Dunkirk Official Reviews

The 2017 World War II thriller about the evacuation of British and Allied troops from Dunkirk beach.
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Review is behind a paywall so I posted the entirety of it below:

The Wall Street Journal - Joe Morgenstern
'Dunkirk’ Review: Finding Humanity in Calamity

Christopher Nolan revisits the evacuation of hundreds of thousands of Allied troops from a French beach during World War II
In “Dunkirk,” an astonishing evocation of a crucial event during the first year of World War II, Christopher Nolan has created something new in the annals of war films—an intimate epic. The scale is immense, and all the more so in the IMAX format that shows the action to best advantage. The density of detail is breathtaking; it’s as if the camera can barely keep up with what’s happening inside and outside the frame. Yet the central concern is steadfastly human. Whether we’re watching a huge Allied army encircled by Nazi forces on a beach in France or tracking the progress of their would-be rescuers, the drama turns on individuals and their feelings—of terror, excruciating vulnerability and fragile hope that they will make it back home, only 26 miles across the English Channel.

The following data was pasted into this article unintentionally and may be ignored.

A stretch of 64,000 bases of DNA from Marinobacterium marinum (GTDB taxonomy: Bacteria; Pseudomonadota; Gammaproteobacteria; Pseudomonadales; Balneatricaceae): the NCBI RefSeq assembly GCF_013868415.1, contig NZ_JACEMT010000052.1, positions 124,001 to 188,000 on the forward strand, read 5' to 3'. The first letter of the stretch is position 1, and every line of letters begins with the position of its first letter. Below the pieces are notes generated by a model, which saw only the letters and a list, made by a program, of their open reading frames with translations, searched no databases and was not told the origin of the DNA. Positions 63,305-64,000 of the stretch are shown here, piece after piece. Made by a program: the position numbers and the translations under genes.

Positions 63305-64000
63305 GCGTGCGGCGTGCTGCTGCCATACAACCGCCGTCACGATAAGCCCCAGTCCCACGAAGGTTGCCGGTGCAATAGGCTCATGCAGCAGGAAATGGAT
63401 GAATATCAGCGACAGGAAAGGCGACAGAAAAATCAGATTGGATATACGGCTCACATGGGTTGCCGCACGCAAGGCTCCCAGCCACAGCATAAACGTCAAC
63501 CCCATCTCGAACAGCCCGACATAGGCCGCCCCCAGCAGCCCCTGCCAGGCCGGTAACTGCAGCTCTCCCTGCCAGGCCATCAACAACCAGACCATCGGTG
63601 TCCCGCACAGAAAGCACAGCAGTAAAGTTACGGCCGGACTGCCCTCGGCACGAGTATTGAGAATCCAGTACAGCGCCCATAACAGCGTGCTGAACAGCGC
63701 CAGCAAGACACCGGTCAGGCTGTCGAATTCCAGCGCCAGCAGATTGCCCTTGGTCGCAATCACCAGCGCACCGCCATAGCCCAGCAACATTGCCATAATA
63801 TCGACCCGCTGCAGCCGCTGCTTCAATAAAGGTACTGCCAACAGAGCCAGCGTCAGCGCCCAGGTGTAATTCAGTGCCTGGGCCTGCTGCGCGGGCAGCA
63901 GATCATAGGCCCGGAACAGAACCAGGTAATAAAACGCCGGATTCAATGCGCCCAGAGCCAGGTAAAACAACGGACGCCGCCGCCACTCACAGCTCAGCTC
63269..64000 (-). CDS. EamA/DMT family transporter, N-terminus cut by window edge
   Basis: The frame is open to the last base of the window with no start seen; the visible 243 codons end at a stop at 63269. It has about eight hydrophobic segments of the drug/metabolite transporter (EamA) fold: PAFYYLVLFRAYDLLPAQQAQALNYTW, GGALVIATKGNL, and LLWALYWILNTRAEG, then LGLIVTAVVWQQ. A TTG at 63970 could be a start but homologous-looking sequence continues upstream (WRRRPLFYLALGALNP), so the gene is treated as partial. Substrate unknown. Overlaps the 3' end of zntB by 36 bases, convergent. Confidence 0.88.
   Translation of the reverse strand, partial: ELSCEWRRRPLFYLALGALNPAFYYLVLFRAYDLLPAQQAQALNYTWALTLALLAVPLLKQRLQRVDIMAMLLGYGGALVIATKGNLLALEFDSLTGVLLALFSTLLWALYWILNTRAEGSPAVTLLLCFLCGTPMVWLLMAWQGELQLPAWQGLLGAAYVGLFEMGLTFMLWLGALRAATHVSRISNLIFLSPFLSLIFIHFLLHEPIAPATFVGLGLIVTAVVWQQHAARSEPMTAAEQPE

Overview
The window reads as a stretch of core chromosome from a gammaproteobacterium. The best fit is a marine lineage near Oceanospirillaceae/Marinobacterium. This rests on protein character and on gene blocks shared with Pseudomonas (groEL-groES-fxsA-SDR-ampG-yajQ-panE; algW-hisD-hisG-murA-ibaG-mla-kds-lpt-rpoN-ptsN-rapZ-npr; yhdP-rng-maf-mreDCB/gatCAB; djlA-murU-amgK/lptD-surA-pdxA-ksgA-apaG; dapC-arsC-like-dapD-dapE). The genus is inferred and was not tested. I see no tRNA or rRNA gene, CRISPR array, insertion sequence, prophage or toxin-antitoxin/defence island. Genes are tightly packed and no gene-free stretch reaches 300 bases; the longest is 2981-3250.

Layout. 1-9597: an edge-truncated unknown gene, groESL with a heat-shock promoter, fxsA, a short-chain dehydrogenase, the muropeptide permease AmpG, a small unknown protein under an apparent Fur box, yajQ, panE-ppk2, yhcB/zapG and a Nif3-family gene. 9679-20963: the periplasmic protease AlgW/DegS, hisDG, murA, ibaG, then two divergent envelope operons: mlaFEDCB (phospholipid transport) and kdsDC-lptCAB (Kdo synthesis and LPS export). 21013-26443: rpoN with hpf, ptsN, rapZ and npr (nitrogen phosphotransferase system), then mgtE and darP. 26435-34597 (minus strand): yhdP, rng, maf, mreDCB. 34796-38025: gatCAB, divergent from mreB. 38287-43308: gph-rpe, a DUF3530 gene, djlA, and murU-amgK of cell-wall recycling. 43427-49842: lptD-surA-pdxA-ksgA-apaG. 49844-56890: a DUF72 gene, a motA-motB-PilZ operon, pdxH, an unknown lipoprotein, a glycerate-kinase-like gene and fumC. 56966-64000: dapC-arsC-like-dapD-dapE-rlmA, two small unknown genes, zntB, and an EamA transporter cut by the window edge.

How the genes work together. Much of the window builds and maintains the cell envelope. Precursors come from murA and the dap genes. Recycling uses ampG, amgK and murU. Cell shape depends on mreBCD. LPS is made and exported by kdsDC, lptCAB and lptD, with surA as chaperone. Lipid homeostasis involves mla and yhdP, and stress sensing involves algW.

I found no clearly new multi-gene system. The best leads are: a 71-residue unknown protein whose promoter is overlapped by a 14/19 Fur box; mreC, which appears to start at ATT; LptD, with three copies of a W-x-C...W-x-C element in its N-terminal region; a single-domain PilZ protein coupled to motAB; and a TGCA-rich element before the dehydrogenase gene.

What the film excludes is historical context. It is not, and wasn’t meant to be, an explanation of the circumstances that led, in the spring of 1940, to the entrapment of some 400,000 British, French, Belgian and Canadian troops, including what Prime Minister Winston Churchill called “the whole root and core and brain of the British Army.” Instead, “Dunkirk,” which Mr. Nolan directed from his own screenplay, is a fictionalized, impressionistic account of a calamity that culminated in a near-miracle, although many lives were lost in the process—the rescue of 338,000 of those soldiers by shallow-draft naval vessels plus a large civilian flotilla of fishing boats and yachts.